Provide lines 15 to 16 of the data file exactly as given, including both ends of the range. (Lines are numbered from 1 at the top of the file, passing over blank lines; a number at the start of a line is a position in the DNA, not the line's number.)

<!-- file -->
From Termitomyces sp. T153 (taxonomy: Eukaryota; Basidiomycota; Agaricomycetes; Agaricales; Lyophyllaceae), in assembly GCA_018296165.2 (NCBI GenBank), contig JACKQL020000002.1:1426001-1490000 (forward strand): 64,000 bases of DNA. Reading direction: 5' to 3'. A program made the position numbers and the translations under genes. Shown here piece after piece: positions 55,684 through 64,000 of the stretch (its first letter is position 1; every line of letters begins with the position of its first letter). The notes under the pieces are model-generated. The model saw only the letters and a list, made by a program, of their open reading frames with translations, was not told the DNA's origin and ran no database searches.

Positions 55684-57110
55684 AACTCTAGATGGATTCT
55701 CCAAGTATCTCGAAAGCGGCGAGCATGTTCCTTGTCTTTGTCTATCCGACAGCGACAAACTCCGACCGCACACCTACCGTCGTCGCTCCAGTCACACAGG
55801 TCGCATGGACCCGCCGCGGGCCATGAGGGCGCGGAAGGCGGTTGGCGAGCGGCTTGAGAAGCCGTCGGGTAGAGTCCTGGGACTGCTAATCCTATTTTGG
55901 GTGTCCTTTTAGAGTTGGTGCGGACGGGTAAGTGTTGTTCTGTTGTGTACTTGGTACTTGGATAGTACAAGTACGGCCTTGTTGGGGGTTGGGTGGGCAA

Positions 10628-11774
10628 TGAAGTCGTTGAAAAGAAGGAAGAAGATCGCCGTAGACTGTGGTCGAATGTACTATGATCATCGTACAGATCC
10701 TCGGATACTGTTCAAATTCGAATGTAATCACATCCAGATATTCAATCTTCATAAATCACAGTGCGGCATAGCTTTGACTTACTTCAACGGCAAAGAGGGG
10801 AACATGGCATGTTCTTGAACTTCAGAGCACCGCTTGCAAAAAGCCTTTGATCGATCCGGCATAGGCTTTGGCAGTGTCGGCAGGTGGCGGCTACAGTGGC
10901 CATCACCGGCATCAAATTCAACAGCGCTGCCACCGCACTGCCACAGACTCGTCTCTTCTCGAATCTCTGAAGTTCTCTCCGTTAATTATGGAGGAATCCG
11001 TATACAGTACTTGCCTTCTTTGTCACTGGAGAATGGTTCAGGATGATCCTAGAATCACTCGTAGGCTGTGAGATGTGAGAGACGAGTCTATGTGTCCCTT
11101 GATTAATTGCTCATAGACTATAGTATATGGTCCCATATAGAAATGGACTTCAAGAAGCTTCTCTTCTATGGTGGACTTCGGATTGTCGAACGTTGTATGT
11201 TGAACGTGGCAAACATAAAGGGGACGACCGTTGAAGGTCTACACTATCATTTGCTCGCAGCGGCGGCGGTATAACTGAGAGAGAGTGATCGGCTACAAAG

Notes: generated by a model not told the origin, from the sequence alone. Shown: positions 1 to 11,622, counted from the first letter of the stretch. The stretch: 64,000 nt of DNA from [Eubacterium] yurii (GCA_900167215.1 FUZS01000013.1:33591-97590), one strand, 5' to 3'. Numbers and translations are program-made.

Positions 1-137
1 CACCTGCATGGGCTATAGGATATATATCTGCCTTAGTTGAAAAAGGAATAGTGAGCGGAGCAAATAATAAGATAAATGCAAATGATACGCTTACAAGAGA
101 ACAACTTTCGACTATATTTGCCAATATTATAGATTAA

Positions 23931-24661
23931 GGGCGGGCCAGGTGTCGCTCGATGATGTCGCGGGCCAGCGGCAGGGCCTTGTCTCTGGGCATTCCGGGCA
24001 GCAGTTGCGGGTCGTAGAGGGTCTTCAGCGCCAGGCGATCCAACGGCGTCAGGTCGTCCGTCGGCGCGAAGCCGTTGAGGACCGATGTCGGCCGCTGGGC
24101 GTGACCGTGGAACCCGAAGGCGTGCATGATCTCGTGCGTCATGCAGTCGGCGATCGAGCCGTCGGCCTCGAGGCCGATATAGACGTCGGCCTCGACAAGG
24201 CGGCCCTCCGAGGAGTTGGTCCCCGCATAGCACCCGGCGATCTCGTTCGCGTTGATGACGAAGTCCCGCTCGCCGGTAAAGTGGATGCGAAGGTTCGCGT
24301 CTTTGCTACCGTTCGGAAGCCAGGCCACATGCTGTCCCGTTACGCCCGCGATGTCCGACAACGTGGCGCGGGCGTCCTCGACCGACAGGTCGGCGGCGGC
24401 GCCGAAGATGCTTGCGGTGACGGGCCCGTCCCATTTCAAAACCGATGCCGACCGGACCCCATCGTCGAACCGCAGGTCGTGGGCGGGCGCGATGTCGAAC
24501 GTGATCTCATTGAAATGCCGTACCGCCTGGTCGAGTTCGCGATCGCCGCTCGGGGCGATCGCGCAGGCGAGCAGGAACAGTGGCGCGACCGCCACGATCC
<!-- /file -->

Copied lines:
Notes: generated by a model not told the origin, from the sequence alone. Shown: positions 1 to 11,622, counted from the first letter of the stretch. The stretch: 64,000 nt of DNA from [Eubacterium] yurii (GCA_900167215.1 FUZS01000013.1:33591-97590), one strand, 5' to 3'. Numbers and translations are program-made.

Positions 1-137